Puspalal is not just only the founder of the Nepal Communist Party; he is also the first translator of the Communist Manifesto into the Nepali language.

He had also translated many communist texts ranging from the Soviet Union to China into the Nepali language.

Dr. Surendra KC said Puspalal Shrestha started making the communist party from the scratch in Nepal. ”He worked to produce content and lay the foundation stone of the party organization of Nepal Communist Party from scratch”, said Dr. KC.

4. His mortal remains was restricted to bring back Nepal
Puspalal Shrestha was treated at the general ward of Govinda Ballav Pant Hospital of New Delhi, said Yuwaraj Ghimire. In his article of 2073 BS in Annapurna Post, Ghimire has written, ”Once I had been to see him.

He had undergone Thoracenthesis”. Ghimire said owing to his dignity and self-respect, Puspalal Shrestha did not use his rapport to treat in any standard hospital of New Delhi like AIIMS.

Ghimire was at the hospital during the time Shrestha was pronounced dead. He was studying in India at that time. After the announcement of his death, Puspalal’s spouse Shahana Pradhan and Umesh Shrestha were called into India.

It is said that Puspala’s mortal remains were not permitted to bring back Nepal as the Party-less Panchayat system had banned political activities and leaders.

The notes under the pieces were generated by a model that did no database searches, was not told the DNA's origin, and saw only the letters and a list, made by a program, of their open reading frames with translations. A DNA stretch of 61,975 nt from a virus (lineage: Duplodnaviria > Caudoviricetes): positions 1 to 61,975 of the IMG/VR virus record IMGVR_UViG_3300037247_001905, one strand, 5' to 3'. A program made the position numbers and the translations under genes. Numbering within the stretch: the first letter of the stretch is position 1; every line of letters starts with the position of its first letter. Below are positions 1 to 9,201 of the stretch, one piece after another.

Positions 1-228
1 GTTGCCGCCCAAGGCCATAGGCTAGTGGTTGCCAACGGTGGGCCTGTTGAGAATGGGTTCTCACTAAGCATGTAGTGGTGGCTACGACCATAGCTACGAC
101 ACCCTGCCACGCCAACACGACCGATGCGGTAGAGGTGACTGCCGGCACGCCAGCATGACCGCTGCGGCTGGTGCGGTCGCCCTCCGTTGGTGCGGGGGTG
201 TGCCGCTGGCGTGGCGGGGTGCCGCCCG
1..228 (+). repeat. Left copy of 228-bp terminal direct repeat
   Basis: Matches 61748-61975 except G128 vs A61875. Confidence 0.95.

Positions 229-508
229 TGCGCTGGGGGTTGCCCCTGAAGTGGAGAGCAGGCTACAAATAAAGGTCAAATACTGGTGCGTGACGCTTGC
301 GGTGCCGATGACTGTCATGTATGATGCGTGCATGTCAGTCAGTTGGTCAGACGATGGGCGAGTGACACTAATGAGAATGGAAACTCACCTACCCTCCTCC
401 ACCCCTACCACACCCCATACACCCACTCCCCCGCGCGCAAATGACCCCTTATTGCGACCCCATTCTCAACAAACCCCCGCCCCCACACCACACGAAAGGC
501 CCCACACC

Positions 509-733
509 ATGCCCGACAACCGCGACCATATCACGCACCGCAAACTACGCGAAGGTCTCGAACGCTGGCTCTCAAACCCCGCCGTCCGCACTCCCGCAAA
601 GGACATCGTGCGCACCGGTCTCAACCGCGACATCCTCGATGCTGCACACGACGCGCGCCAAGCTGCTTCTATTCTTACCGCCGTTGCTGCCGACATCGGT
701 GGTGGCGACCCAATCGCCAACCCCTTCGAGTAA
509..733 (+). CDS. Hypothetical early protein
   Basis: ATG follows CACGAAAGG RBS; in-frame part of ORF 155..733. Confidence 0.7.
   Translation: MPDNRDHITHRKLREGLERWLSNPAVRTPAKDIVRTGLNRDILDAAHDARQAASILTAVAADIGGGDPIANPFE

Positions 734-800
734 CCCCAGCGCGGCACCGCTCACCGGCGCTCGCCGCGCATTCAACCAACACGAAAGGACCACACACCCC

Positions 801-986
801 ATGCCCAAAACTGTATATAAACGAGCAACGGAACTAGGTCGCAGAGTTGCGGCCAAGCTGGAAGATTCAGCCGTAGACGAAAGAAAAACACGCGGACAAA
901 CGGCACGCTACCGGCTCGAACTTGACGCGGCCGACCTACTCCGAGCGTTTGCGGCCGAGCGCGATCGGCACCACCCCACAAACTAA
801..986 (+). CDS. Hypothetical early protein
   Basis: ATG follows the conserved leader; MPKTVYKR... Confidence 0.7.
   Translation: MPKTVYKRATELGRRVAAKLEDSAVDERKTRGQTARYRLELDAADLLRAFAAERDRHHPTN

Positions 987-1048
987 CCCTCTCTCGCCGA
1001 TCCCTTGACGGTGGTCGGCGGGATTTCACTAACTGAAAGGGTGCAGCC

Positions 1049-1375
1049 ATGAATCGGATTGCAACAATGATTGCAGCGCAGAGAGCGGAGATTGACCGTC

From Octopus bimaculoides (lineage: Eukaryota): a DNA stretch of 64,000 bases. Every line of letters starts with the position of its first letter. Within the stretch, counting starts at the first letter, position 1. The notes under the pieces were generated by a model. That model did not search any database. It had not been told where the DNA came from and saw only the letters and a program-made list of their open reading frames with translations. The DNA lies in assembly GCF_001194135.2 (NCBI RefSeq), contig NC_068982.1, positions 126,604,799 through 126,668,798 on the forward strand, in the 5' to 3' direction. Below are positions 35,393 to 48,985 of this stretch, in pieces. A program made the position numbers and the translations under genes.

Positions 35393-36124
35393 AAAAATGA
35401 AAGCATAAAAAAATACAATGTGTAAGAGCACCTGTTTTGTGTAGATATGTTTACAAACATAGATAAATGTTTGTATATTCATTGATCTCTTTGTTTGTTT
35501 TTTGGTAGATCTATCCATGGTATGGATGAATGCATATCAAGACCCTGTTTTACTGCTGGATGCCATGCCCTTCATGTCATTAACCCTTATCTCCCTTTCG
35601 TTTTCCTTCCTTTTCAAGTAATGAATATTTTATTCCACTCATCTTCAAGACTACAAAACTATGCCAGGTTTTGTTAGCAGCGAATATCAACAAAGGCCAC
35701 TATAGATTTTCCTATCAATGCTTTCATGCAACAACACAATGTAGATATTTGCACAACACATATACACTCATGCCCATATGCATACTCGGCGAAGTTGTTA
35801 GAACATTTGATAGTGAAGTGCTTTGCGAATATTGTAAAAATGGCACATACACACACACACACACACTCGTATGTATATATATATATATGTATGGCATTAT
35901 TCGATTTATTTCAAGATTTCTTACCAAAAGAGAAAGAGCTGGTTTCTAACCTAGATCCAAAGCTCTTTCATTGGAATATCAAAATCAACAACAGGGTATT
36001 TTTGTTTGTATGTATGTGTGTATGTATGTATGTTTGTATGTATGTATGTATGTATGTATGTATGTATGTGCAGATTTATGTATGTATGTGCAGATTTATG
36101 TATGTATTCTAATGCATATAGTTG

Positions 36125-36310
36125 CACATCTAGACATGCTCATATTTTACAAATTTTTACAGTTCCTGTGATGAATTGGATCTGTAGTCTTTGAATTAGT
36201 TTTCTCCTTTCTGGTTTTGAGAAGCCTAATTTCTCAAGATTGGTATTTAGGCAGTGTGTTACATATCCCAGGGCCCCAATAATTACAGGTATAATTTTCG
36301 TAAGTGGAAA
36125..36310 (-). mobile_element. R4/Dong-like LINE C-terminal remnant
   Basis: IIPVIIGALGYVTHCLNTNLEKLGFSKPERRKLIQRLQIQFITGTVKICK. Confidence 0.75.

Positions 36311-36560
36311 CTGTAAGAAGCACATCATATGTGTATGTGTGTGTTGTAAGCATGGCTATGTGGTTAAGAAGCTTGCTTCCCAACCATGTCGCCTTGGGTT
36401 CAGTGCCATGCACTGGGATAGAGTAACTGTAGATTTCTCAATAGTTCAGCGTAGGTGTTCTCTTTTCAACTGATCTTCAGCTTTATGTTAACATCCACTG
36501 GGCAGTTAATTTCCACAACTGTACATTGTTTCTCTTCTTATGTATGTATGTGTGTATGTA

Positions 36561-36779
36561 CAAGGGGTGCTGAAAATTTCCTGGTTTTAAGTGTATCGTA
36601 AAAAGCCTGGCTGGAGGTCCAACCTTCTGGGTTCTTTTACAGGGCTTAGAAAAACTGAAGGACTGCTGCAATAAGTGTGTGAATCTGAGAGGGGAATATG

Finally, according to the article of Ghimire, Puspalal Shrestha’s dead body was cremated at Nighambodh Ghat on the banks of the Yamuna River. Another leader present on the occasion was Balaram Sharma. Ghimire wrote Sharma had held water on his hands and expressed his resolution in loud and clear: ”Republicanism would be the destination of our struggle in Nepal.”

Interestingly, after 11 years of Puspalal’s demise, Nepal’s king Birendra announced the restoration of multiparty democracy on 8 April 1990 (On 26 Chaitdra 2046 BS). It is a coincidence that after a decade of death sentence to Gangalal Shrestha, the eldest brother of Puspalal Shrestha, democracy was established in Nepal.

5. Lost parliamentary elections to Ganeshman Singh, never held public office

Commemorating the seventh democracy day, Nepal’s first general elections were held on 18 February. The 45-day-long marathon elections concluded on 3 April. In this election, Puspalal Shrestha had contested against Ganeshman Singh in Kathmandu. According to a book titled Pahilo Sansad (First Parliament) written by Jagat Nepal, Puspalal lost his first election bid.

Only four candidates from Nepal Communist Party stood victorious.

They were Tulsilal Amatya from Lalitpur, Shekha Farman from Rautahat, Hridayalal Mahato from Rautahat and Kamalraj Regmi from Palpa.

Having lost in his and nation’s first elections, Puspalal did not have a chance to field his candidacy for another election as Nepal’s parliament and the cabinet was dissolved by king Mahendra on 15 December 1960, less than two years of first elections.

Tragically, the multiparty democracy was only established after 11 years of Puspalal’s demise. He did not hold any public offices also. These days, there are many monuments and infrastructures before the name of Pushpalal, including highways and colleges.